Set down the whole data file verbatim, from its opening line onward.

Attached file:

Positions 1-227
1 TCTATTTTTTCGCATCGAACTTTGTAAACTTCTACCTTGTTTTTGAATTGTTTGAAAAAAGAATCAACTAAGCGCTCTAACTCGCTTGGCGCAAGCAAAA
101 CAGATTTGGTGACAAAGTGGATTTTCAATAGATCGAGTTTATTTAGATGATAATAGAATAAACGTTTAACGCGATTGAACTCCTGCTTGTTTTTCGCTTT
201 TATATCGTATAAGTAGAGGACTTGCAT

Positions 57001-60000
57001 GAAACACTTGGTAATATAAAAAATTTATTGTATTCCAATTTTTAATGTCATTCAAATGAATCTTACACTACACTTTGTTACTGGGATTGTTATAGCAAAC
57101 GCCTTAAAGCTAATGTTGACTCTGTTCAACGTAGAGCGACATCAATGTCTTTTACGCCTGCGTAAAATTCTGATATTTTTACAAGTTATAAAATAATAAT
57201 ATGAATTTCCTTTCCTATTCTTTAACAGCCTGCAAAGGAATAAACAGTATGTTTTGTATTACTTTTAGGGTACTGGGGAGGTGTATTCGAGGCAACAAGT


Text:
Positions 1-227
1 TCTATTTTTTCGCATCGAACTTTGTAAACTTCTACCTTGTTTTTGAATTGTTTGAAAAAAGAATCAACTAAGCGCTCTAACTCGCTTGGCGCAAGCAAAA
101 CAGATTTGGTGACAAAGTGGATTTTCAATAGATCGAGTTTATTTAGATGATAATAGAATAAACGTTTAACGCGATTGAACTCCTGCTTGTTTTTCGCTTT
201 TATATCGTATAAGTAGAGGACTTGCAT

Positions 57001-60000
57001 GAAACACTTGGTAATATAAAAAATTTATTGTATTCCAATTTTTAATGTCATTCAAATGAATCTTACACTACACTTTGTTACTGGGATTGTTATAGCAAAC
57101 GCCTTAAAGCTAATGTTGACTCTGTTCAACGTAGAGCGACATCAATGTCTTTTACGCCTGCGTAAAATTCTGATATTTTTACAAGTTATAAAATAATAAT
57201 ATGAATTTCCTTTCCTATTCTTTAACAGCCTGCAAAGGAATAAACAGTATGTTTTGTATTACTTTTAGGGTACTGGGGAGGTGTATTCGAGGCAACAAGT